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1. You make Dooyoo your homepage. 2. When shopping you buy products you've never bought before just so you can try them and write an opinion on Dooyoo. 3. During converations you start mentally rating friends opinions as Very Useful, Not Useful etc. 4. You dream about Dooyoo. 5. After three hours on the internet Dooyoo is the only page you've looked at. 6. You start using phrases like 'I'll just read/rate one more then I'll go to bed'. 7. When not on Dooyoo you're talking about Dooyoo on one of the many Dooyoo clubs/messageboards. 8. You can no longer write 'do' or 'you' without spelling them 'doo' and 'yoo'. 9. You realise that even if Dooyoo stopped paying and actually started charging you to write opinions you wouldn't stop. 10. You've bought the T-shirt. These are just some of the signs of Dooyoo addiction, there are probably more. If you are displaying one or more of the above symptoms you are probably a Dooyoo addict. I was moved to warn others of the signs of Dooyoo addiction after dreaming that Dooyoo existed as a large building where you could walk in and out of rooms which are separated into catagories and discuss your opinions with real people. My name is Sarah and I am a Dooyoo Addict.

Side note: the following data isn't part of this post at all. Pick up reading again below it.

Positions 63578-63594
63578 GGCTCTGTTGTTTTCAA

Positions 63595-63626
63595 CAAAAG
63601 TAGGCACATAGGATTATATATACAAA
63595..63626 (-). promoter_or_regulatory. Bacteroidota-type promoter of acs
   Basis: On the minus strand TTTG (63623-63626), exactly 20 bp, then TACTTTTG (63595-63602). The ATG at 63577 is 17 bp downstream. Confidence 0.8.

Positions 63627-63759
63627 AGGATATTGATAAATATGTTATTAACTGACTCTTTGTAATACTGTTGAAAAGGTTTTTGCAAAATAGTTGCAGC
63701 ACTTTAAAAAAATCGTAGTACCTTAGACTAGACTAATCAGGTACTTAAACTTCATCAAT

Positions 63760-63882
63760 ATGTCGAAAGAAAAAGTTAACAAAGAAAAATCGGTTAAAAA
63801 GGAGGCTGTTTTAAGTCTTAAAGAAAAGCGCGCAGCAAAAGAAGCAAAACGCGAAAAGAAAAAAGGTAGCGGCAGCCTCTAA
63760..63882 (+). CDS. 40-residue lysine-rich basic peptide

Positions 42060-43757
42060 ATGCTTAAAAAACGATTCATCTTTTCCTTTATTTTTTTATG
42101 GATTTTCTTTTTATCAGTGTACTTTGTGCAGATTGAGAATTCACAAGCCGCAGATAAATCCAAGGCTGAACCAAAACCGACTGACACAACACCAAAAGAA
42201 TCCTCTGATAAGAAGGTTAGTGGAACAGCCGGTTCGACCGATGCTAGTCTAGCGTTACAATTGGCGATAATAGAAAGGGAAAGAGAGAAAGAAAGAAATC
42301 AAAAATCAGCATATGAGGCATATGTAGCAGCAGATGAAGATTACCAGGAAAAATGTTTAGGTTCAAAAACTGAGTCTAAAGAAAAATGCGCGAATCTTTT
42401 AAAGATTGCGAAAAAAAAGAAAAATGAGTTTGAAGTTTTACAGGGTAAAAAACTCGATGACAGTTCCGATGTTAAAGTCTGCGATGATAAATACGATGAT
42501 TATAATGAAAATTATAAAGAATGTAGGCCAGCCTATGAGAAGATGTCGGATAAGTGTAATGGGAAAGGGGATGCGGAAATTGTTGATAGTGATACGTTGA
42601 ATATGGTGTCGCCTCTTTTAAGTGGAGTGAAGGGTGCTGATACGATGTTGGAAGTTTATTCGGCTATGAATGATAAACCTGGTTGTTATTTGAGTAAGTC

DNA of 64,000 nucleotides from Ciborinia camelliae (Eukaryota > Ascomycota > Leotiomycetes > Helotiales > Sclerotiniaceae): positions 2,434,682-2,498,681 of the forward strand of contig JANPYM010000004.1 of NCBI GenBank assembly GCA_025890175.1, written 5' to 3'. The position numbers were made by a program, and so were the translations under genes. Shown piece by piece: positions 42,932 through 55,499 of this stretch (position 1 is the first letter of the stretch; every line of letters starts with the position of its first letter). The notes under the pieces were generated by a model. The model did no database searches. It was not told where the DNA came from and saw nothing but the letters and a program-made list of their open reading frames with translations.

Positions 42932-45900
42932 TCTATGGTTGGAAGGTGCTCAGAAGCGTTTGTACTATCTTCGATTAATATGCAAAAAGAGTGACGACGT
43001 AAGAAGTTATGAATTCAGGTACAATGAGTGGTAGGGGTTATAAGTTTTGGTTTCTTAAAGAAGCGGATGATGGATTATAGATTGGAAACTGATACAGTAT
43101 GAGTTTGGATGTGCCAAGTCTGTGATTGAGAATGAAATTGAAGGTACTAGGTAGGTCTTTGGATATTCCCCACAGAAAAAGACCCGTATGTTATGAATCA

I hate Christmas, it's my second least favourite day of the year after New Year's Eve. There are a million reasons why, the commercialism, the hypocrisy of a non-religious person celebrating a religious holiday, annoying songs, bad christmas comedy specials etc etc... But there are two main reasons why I hate this time of year. Firstly, feeling forced to buy presents for people. Now don't get me wrong, I'm a nice, generous, giving person who loves to take time choosing a personal and meaningful present for the special people in my life. But I like to give presents when I feel like it, not when a random holiday says I have to and christmas pressures me into buying presents when I don't particularly want to and often for people I wouldn't normally buy presents for, eg grandparents. But I do it anyway or people would say I was selfish. So out I go to do my christmas shopping, only to find all the nice, normal things I might want to buy for people have been replaced with special 'christmas gifts', you know those awful gift set things that say 'I had to buy you something as it's christmas and no thought or love went into this choice whatsoever'. I hate those things!! I would rather never receive a present again in my life than get another body shop basket of smellies! Secondly, the pressure to have fun and enjoy yourself, this is also the reason why I hate New Years Eve. 'Smile, have fun, it's christmas!!' I feel under such pressure to enjoy myself in the pub on christmas eve and have a great day with the family on christmas day that I can't relax and enjoy myself! I always have a bad time and end up feeling really disappointed with myself, which is stupid, I wouldn't feel bad about not having a great day or night out any other day of the year, but this time of year I feel I have to!! My perfect Christmas was in 1998 on a tiny island off the coast of Lombok in Ind onesia, called Gili Trawangan. I was there with a group of friends I worked with in Java at the time. It's a muslim island, they don't celebrate christmas and I could completely ignore the fact that it was christmas day and have a good time. I ate pancakes for my 'christmas' dinner, lay on the beach all day, snorkeled in the beautiful, warm, blue sea and had a great night of cold beers, a good film and out to a bar till the early hours. No tree, no tacky decorations, no presents or cards, no bad songs or TV specials. There's only one public phone on the island and it wasn't working so I couldn't phone any family or friends in England which was great as I really didn't want to! I had a completely stress-free christmas because I pretended it wasn't christmas and have done it every year since. If you're like me and you don't like christmas, I highly recommend getting to a non-christian, referably hot and sunny country and just relaxing... This Christmas will be my first in England since then and my first as a mother which changes things slightly as I think it's a nice time for children but my baby will be less than 3 months old so will hardly notice. The shops are already full of all those crap gift sets and I'm already starting to feel stressed....